Prime Minister Justin Trudeau should step in and end a rail strike before Alberta’s hard-hit agricultural and energy industries are further damaged, said Red Deer County Mayor Jim Wood.
In Alberta, oil and gas and agriculture are akin to “essential services,” and railways are vital to their success, said Wood on Tuesday.
About 3,200 Canadian National Railway Co. employees went on strike Tuesday after the union and rail company failed to reach a deal by a midnight deadline.
Conductors, trainpersons and yard workers hit the picket lines, halting freight trains across the country.
“For farmers, it’s huge,” said Wood, who farms in the Delburne area. Agriculture producers rely on trains to move their grain to market.
Besides lost sales for farmers, the reputation of the industry as a whole takes a beating if contracts can’t be fulfilled for customers, affecting relationships that took years to develop.
Anything that ties up grain in elevators hurts producers’ cash flows, which depend on them selling their products when they want to sell them, he said.
The energy sector will also be hit hard by any disruption.
“So much of our oil and gas is transported by rail due to the lack of pipelines,” he said.
The strike could not be coming at a worse time. The oil and gas industry’s struggles have been ongoing for years, and agriculture is coming off a tough harvest cut short by an early winter, which meant a lot of crop has been left on the fields.
Much of the canola crop harvested has high moisture levels, which means it cannot be left in elevators for too long before it must be moved to preserve quality.
Wood said the prime minister should order workers back to work and make the two sides sit down to resolve their differences without stopping rail traffic.
“Any stoppage just takes away the mood to invest in Alberta. It’s just one more thing that puts another nail in the coffin.”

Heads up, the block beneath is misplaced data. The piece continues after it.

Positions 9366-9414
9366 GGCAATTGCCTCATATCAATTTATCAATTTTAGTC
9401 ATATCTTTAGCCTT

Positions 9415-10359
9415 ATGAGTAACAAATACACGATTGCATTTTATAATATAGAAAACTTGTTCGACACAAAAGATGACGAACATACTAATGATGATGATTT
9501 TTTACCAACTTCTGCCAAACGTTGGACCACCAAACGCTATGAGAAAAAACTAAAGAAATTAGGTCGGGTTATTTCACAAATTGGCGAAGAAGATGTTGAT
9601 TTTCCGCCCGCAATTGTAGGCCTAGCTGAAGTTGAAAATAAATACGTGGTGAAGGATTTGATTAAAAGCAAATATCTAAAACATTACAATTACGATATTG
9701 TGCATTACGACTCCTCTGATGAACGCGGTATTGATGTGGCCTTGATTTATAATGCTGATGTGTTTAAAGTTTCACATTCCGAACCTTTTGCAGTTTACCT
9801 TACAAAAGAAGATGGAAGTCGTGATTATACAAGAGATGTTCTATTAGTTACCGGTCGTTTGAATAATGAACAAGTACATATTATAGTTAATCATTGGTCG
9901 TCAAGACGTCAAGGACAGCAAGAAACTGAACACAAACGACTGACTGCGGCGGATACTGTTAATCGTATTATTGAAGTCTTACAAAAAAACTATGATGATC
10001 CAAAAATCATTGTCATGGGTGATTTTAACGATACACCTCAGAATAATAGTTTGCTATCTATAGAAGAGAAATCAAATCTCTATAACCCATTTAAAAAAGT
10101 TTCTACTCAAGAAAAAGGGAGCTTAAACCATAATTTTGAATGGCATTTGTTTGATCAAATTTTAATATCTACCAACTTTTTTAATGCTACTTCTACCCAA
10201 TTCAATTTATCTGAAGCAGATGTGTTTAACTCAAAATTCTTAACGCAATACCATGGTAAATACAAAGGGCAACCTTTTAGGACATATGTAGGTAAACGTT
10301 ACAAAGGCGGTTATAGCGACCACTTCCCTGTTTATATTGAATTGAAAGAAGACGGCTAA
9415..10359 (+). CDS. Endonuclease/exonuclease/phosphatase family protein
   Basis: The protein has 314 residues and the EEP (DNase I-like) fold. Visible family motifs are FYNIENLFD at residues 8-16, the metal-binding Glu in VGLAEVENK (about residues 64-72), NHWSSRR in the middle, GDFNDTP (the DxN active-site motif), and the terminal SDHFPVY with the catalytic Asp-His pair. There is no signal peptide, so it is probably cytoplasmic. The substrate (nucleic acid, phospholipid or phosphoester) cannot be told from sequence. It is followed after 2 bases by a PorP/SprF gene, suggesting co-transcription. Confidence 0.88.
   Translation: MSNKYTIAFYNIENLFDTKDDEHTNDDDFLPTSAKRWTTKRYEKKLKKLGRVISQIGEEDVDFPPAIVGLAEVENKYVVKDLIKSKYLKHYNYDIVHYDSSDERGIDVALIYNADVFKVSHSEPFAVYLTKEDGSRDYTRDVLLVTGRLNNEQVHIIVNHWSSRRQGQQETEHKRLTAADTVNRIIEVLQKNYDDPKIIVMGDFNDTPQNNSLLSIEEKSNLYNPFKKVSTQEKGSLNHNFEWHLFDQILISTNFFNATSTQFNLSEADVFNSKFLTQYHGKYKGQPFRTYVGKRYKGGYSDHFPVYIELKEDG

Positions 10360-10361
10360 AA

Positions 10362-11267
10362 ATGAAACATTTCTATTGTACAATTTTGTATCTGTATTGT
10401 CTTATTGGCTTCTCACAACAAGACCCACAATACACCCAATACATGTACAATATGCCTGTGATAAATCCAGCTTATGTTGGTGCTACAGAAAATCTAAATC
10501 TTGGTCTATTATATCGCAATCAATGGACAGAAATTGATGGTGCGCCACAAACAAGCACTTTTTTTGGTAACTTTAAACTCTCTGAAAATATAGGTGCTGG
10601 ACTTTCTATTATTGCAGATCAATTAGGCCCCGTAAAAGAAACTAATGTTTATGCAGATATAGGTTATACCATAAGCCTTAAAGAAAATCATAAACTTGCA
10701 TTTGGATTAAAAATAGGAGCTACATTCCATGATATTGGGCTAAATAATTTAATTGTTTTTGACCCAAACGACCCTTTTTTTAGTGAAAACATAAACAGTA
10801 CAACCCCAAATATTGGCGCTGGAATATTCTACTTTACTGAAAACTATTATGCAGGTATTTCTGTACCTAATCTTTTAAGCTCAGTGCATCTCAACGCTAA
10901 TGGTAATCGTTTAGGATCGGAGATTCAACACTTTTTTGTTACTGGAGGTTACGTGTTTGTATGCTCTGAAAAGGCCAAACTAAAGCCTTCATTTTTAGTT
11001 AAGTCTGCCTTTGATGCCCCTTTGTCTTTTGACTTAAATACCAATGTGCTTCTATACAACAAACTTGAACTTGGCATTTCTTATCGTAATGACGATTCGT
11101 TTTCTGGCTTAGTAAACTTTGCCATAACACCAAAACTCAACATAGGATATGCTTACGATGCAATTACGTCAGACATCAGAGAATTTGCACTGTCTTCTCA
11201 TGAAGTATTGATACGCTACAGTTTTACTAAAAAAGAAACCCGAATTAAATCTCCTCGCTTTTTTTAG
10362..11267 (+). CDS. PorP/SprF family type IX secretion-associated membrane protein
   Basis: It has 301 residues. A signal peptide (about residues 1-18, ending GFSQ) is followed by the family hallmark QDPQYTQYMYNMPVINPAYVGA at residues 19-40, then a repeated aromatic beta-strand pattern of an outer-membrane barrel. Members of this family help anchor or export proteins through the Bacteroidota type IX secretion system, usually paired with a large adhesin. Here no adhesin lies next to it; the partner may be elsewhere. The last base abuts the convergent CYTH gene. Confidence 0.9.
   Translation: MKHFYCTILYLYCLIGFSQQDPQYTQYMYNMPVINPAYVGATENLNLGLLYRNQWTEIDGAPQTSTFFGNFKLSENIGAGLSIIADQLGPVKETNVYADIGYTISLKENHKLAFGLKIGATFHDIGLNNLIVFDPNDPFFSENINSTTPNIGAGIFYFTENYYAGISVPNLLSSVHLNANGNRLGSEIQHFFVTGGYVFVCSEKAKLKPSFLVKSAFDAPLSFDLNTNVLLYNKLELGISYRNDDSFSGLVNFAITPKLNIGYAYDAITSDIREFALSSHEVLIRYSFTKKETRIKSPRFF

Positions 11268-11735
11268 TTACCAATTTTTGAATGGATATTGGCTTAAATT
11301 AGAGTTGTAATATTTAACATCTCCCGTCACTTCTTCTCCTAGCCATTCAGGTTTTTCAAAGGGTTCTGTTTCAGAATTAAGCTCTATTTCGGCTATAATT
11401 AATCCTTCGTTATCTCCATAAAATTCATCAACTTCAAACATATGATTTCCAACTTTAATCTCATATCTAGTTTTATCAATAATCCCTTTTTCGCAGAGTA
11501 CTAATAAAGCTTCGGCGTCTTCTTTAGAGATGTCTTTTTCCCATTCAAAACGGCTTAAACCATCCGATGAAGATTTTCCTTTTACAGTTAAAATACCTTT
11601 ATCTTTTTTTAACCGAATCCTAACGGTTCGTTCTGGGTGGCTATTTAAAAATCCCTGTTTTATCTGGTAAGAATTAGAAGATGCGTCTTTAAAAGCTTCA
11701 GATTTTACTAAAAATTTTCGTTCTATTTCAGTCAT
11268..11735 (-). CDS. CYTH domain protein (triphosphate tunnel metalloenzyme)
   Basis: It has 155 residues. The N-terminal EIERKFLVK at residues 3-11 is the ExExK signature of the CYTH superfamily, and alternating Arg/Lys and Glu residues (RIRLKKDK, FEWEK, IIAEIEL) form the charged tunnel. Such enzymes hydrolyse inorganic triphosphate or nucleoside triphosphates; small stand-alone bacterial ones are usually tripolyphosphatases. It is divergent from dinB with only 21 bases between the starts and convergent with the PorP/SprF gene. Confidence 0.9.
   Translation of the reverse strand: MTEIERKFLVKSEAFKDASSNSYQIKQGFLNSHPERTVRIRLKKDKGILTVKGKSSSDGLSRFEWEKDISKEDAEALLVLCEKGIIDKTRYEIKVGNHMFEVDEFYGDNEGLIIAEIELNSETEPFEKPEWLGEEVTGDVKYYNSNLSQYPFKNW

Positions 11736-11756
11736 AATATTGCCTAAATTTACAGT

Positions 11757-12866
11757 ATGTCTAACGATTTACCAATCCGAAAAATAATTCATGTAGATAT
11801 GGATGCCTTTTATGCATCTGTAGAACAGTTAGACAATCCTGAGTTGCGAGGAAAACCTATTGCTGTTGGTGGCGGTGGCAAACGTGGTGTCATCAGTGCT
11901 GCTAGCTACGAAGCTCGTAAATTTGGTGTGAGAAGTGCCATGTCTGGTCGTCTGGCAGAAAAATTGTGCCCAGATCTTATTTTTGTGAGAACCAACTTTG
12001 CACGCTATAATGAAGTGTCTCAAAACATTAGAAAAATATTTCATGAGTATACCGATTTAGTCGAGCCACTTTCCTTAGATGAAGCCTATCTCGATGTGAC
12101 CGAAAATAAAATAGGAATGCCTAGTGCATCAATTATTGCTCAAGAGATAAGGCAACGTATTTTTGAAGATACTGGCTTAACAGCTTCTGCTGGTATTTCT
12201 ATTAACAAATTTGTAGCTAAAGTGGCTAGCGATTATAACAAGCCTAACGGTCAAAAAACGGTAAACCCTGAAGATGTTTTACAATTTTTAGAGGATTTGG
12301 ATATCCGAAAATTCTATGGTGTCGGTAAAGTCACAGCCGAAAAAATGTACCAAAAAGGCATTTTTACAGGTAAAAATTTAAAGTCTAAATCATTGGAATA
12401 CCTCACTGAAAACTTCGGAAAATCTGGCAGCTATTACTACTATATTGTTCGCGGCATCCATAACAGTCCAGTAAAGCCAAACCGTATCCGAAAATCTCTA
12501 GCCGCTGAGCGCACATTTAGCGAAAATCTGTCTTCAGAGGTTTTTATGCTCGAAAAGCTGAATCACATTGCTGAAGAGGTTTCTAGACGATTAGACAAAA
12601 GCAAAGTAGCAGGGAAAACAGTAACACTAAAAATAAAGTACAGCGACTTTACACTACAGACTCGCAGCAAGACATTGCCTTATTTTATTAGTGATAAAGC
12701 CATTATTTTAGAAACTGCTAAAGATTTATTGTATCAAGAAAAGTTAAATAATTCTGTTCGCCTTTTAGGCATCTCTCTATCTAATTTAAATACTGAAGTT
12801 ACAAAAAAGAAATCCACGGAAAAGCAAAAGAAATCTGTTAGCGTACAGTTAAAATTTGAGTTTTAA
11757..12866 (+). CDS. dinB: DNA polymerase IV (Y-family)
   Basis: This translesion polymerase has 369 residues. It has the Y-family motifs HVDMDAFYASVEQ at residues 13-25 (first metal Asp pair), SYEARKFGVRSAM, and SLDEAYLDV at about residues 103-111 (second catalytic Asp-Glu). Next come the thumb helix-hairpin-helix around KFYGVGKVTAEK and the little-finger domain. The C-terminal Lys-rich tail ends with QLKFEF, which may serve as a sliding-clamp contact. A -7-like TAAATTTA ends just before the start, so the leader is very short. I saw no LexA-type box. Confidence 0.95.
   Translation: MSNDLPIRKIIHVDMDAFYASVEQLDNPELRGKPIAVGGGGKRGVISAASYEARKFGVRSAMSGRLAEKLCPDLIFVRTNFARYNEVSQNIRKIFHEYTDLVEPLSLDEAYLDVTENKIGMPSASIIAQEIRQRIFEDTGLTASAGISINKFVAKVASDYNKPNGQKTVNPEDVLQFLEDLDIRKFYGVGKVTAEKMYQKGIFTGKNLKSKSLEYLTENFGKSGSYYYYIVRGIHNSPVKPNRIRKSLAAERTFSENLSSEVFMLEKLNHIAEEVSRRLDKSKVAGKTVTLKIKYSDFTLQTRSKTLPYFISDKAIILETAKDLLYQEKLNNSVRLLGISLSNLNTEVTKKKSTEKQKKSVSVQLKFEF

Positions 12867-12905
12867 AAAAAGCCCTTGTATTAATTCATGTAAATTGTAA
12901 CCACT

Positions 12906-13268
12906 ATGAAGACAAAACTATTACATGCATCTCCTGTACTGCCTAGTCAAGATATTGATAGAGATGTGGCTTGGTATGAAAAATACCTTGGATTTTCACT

Alberta energy and agriculture ministers asked the prime minister to recall Parliament ahead of its scheduled return Dec. 5 and enact emergency back-to-work legislation.
“Any disruption in shipments would have serious consequences for an economy that is already dealing with severe bottlenecks due to cancelled and delayed pipelines,” Energy Minister Sonya Savage said in a release.
Said Agriculture Minister and Innisfail-Sylvan Lake MLA Devin Dreeshen: “We have seen the severe consequences of rail backlogs before. Farmers don’t need the added pain from compounding rail delays, especially after this difficult harvest. Now is the time to act.”
Recent wet Prairie weather has produced a crop with more mildew, sprout damage and frost, which will fetch lower prices and affect all players along the supply chain, said Wade Sobkowich of the grain elevator association.
Canola exports have also slumped following China’s ban on the product.
The threat of a strike has already had an impact, as grain companies and foreign importers cut back on orders to avoid paying contract extension fees, demurrage charges, “or, God forbid, defaulting on a contract,” Sobkowich said.
CN services about half the elevators in Western Canada, on top of exclusive access to the grain terminal on Vancouver’s North Shore and the port in Prince Rupert, B.C.
“This strike comes at a terrible time for agriculture,” said Jeff Nielsen, head of the Grain Growers of Canada.
— With files from The Canadian Press